Community College Accreditation
Accreditation is a form of independent, professional certification that focuses on schools and programs in a particular field. Accreditation of community colleges therefore assures you and your parents that the school adheres to high quality standards. Which means the programs are delivered by qualified faculty and are constantly updated to follow the changes and meet the needs of the relevant industry or working world. Attending an accredited school or program is often thought to make you more competitive on the job market.
Accreditation in the US takes place at different levels. At the highest level, governmental and other agencies govern and recognize the accrediting bodies. For instance, the US Department of Education, the Council for Higher Education Association (CHEA) and the Association of Specialized and Professional Accreditors (ASPA) grant power to associations that oversee accreditation at the regional, institutional or program level.
When assessing quality, you can also look at whether a school or program has any memberships in, or endorsements by, professional associations which reflect certain standards of quality, but this is not the same as official accreditation. For instance, the American Association of Community Colleges (AACC) does not accredit programs, but is a national organization committed to maintaining and promoting the quality of America's community colleges.
Some Institutional-Specific Accrediting Agencies
Western Association of Schools and Colleges, Accrediting Commission for Community and Junior Colleges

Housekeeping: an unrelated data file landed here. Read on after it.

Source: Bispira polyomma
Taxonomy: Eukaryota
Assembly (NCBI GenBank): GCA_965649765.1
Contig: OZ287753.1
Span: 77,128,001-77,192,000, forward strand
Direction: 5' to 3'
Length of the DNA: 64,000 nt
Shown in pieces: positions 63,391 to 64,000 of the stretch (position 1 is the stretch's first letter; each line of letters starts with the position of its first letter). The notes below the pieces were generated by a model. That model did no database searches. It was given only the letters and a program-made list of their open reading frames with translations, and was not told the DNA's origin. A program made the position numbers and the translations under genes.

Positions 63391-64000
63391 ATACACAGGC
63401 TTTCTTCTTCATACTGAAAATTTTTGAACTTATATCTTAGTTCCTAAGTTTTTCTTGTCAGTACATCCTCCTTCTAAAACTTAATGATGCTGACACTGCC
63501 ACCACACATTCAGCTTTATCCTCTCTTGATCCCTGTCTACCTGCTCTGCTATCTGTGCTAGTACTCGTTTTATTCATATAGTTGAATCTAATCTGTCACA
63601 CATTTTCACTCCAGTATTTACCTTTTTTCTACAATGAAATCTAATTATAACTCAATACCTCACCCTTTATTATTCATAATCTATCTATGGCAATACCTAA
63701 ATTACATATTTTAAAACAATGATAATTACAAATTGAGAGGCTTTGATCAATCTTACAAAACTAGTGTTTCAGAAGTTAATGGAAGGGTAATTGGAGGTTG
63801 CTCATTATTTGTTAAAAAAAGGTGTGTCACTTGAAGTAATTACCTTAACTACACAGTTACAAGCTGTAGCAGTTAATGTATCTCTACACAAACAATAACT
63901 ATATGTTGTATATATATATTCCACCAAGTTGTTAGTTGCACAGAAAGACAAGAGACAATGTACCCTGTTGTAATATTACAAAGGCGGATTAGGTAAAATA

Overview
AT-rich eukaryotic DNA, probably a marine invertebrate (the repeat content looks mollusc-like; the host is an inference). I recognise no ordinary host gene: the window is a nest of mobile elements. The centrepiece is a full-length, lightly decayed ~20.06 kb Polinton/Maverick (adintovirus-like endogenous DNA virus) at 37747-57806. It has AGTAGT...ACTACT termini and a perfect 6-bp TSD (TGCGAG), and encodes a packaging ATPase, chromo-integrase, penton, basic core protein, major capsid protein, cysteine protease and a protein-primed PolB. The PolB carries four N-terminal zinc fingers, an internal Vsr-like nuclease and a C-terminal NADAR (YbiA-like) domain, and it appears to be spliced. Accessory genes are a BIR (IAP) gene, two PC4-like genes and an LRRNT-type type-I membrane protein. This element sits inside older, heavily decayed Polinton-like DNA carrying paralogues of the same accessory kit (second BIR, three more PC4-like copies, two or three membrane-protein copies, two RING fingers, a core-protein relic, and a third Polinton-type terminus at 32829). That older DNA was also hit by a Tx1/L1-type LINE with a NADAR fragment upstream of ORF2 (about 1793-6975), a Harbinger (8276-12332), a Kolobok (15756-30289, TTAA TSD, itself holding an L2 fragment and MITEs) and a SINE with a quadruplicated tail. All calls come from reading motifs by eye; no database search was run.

Location: Novato, California
Scope: Accreditation and pre-accreditation ("Candidate for Accreditation") of two-year, associate degree-granting institutions located in California, Hawaii, the United States territories of Guam and other territories.
Accrediting Council for Independent Colleges and Schools
Location: Washington, DC
Web address: www.acics.org
Scope: Accredits private postsecondary institutions offering certificates or diplomas, and postsecondary institutions offering associate's or bachelor's degrees in professional, technical, or occupational programs.
Transnational Association of Christian Colleges and Schools, Accreditation Commission
Location: Forest, Virginia
Scope: Accredits postsecondary institutions in the United States that offer certificates, diplomas, associate's degree, and baccalaureate degrees, including institutions that offer distance education.
The goal of accreditation is to ensure that education provided by institutions of higher education meets acceptable levels of quality. Accrediting agencies have no legal control over institutions or programs; they promote certain standards and approve or renew membership of institutions that apply and meet the accreditation standards or criteria. Certain licensing programs may require that you've been through a course of study with specialized accreditation, because it ensures that you have been taught by faculty qualified to teach in that field. The US Secretary of Education and CHEA each maintain and publish a list of nationally recognized accrediting agencies, and most institutions attain eligibility for Federal funds by holding accredited or pre-accredited status with one of the recognized accrediting agencies.
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